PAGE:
sending signals

SLATER SIGNALS
The Newsletter of the USS SLATER's Volunteers
By Timothy C. Rizzuto, Ship's Superintendent

Destroyer Escort Historical Museum
USS Slater DE-766
PO Box 1926
Albany, NY 12201-1926

Phone (518) 431-1943, Fax 432-1123
Vol. 5 no. 12, December 2002

Two weeks out of surgery. If my wife saw this  even Dr. Thomas wouldn't be able to patch me up.

It was my worst nightmare. I was strapped to the wardroom table preparing to under go an emergency appendectomy. Up in the pilothouse gunner's Sam Saylor and Chief Floyd tried desperately to keep the convoy in sight and keep the SLATER as steady as possible as the ship pounded through the worst gale they could remember in fifty years at sea. As Pharmacist mate Steve Hurley helped the surgeon scrub up and suit up, I heard angry voices yelling up from the CPO mess forward. Gene Cellini was refereeing a heated argument between Beth Spain, Nancy, Raf and Mike Muzio about which of them was most qualified to take command when I died. It sounded like Muzio was winning. From aft I heard the sound of the bench grinder in the machine shop as Ray Lammers sharpened the knives and scalpels for the doctor. The ship shuddered as she crashed down into a trough, and then trembled as she rose to another crest shaking off tons of cold salt water. Down in B-4 Cliff Woltz and Gus Negus fought to keep the emergency diesel from cutting out. As the salt water cascaded in through the ventilators, Gary Sheedy kept trying to cram Larry Williams into the vent duct in a valiant attempt to keep the switchboard from shorting out.

The wardroom surgical lights flicked off and on several times. I was sure we were losing power, but it was Barry Witte flicking the switch. He was explaining to a group of tourists that the only reason we were able to perform this kind of delicate surgery was thanks to the work the SLATER electricians had done in rewiring the surgical lights with perfect parallel cable runs. More angry voices. Up in the radio room Jerry Jones and Don Bulger were pleading with Claire Oesterreich not to break radio silence. The biggest concentration of U-Boats the Germans had amassed since the start of the war was lying to ambush the convoy between here and Liverpool. If we broke radio silence, they'd be on us like a pack of wolves! Claire snapped back, "Dammit Jones, if we don't notify his primary care provider immediately, he'll have a lot bigger problems than a pack of U-boats! Send that message NOW!" or you'll spend the rest of your SLATER career back chipping with Smith, Fedden and Whitbeck!

As "Doc" Miner began to administer the anesthesia, the surgeon loomed over me. He ripped off his surgical mask and said, "I can't work in this crap!" As the cold steel blade pressed against my abdomen his face came into focus, a balding bespectacled face, Dr. Martin Davis! Marty! I tried to scream out; "His PhD is in history not medicine!" but my cries were muffled in the mask. The last words I remember were "Don't worry kid. I saw this in a movie once."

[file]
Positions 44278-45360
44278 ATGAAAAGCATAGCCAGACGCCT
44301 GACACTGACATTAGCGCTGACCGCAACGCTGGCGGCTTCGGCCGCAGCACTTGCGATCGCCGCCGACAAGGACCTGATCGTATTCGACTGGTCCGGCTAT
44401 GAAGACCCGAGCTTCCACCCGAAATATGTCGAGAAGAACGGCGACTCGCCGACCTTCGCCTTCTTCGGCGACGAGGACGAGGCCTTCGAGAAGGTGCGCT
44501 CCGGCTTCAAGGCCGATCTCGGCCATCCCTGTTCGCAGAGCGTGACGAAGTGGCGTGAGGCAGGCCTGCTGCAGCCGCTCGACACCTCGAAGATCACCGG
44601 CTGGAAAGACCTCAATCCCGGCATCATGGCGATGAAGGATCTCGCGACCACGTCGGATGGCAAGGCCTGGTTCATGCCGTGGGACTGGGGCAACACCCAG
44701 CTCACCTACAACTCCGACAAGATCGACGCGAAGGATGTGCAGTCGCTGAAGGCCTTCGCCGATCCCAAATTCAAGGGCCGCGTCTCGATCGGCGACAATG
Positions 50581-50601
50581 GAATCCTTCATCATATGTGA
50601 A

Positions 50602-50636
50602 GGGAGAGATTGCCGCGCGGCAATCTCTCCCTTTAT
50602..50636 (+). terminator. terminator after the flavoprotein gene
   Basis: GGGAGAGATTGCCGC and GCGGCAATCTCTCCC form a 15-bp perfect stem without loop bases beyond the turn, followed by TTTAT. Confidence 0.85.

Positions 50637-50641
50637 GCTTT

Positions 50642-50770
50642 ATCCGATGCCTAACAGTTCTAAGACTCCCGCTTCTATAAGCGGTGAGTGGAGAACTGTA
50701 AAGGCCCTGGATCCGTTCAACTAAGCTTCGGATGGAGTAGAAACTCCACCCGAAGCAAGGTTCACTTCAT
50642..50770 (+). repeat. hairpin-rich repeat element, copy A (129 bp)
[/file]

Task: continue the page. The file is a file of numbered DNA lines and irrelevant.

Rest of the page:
When I came to I was, in fact, in St. Peter's hospital in Albany. The deck was not pitching, and my wife was at my side. I was, in fact, one appendix lighter. The surgery had been performed by Dr. Keith Thomas, the kind of guy whose competence renewed this skeptic's faith in medicine. From my bed I realized that whatever happened on the SLATER the first two weeks of December would be happening without me.

he 61st Anniversary of the Attack on Pearl Harbor
was remembered aboard the SLATER.

This has been the coldest December the crew has experienced aboard SLATER. Fortunately, we have heat aboard. The average daily temperatures for the first week of the month have been twenty degrees below what they were last year. The big issues facing the crew were preparing the ship for the move and the Pearl Harbor Day ceremony. Paul Czesak and Ed Hurley had been prepping for the Pearl Harbor Memorial for a month. They had every detail under control including a few extras nobody thought of. The only thing he couldn't control was the weather. On the morning of the sixty-first anniversary of the Pearl Harbor attack the weather was sunny but a blustery twenty-four degrees with a biting wind blowing out of the south. With a tear in their eyes and sadness in their hearts; about 150 veterans, dignitaries, SLATER Volunteers, CAP-DESA & CAP-DESA Auxiliary, and guests, gathered at a solemn ceremony at the Snow Dock in Albany on Saturday December 7, 2002 aboard the fantail of our 58 year old warship. A Fly-over of Blackhawk helicopters piloted by CW4 Jungbult and CW5 Borgef, Co-pilots CPT. Spencer and LTC. Burke of the New York Army Aviation National Guard started the memorial service at 1100 hours. The USS Slater's PA system announced with a haunting actual recording, "We interrupt this broadcast to bring you an important news bulletin. At 7:55 a.m. this morning, Hawaiian time, the Japanese attacked Pearl Harbor....

Art Dott and his shipmates from the Chief's Association served up chow on Pearl Harbor Day.